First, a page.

How ISIS Rebels Distinguish Sunnis From Shiites

The Slatest
Your News Companion by Ben Mathis-Lilley
June 25 2014 1:05 PM

How ISIS Rebels Distinguish Sunnis From Shiites  

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A rebel fighter outside ISIS' Aleppo headquarters in January.

Photo by MOHAMMED WESAM/AFP/Getty Images

The religious divide between the Sunnis and Shiites has been at the heart of the crisis in Iraq and Syria, as Islamic State of Iraq and Syria (ISIS) rebels believe that Shiites must be eradicated. Today the New York Times has a piece based on interviews with survivors of ISIS encounters about the criteria the rebels use to determine who belongs to what group. The answers can make the difference between life and death. For example:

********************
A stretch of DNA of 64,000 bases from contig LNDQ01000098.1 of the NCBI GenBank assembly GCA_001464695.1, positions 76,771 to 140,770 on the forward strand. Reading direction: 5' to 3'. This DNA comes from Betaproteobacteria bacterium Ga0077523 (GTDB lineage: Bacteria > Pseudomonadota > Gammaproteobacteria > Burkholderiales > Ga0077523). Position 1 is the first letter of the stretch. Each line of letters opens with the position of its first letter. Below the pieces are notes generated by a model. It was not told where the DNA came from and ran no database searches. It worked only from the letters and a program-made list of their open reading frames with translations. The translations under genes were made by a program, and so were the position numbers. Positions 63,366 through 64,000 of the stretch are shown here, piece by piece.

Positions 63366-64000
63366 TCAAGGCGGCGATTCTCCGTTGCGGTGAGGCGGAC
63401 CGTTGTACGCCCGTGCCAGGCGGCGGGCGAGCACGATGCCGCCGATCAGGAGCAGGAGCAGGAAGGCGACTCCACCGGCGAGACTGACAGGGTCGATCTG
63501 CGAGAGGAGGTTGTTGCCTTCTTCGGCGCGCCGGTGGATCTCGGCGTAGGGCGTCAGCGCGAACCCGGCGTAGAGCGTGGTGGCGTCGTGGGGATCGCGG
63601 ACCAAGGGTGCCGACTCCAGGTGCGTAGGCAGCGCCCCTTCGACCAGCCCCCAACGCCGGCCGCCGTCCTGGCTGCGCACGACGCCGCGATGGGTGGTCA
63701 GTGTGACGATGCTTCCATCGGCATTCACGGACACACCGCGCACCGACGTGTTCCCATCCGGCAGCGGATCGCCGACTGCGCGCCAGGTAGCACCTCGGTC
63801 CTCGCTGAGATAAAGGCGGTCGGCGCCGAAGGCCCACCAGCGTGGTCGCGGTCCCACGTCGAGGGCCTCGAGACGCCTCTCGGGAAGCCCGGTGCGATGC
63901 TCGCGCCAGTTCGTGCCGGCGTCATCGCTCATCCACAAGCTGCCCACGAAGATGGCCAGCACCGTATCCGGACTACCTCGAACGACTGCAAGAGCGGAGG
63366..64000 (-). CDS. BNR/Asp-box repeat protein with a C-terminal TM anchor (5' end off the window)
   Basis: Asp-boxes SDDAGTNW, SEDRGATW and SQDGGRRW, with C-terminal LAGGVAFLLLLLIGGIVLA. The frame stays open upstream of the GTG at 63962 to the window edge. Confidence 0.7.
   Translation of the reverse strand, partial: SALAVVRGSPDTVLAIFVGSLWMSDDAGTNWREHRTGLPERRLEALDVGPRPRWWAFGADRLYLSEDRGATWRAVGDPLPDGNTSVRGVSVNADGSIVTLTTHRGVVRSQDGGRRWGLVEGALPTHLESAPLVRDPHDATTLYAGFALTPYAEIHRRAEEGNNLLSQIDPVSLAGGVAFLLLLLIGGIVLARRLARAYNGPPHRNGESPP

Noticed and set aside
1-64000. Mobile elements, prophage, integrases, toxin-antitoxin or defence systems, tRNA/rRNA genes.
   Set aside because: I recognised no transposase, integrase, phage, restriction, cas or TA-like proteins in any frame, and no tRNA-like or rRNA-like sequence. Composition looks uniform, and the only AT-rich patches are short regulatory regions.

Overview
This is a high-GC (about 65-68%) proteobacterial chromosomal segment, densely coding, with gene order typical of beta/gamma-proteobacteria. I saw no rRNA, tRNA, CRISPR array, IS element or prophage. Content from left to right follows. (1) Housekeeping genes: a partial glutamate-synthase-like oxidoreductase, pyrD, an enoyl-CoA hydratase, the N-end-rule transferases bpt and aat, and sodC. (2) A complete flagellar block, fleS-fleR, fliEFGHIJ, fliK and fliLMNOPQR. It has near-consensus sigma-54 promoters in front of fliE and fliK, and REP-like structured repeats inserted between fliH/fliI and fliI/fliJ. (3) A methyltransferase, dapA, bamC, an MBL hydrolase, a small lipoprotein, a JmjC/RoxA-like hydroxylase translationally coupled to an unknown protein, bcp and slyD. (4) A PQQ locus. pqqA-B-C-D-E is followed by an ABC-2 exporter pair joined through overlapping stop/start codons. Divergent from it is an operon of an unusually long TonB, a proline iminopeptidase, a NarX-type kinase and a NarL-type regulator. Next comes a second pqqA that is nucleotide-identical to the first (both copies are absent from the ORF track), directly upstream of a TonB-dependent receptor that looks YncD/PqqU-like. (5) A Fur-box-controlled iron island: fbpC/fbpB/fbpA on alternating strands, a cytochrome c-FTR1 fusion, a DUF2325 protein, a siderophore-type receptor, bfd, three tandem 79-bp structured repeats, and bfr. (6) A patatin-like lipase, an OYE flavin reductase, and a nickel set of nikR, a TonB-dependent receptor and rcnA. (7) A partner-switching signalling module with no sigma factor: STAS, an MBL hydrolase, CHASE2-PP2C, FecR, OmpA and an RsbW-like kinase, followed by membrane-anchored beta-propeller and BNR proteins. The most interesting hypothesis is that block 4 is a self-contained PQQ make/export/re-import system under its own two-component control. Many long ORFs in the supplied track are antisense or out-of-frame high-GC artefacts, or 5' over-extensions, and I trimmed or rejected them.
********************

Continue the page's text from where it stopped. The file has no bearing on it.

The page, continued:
A quick look at an Iraqi’s national identity card or passport can be a signal. Shiites believe that the leadership of Islam was passed down through the Prophet Muhammad’s son-in-law Ali and his sons Hussain (or Hussein), Hassan and Abbas, among others. While some Sunnis and members of other Islamic groups may also have those names, ISIS would most likely associate them with the Shiites.
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Irene Chidinma Nwoye is a writer and former Slate intern in New York City. Follow her on Twitter.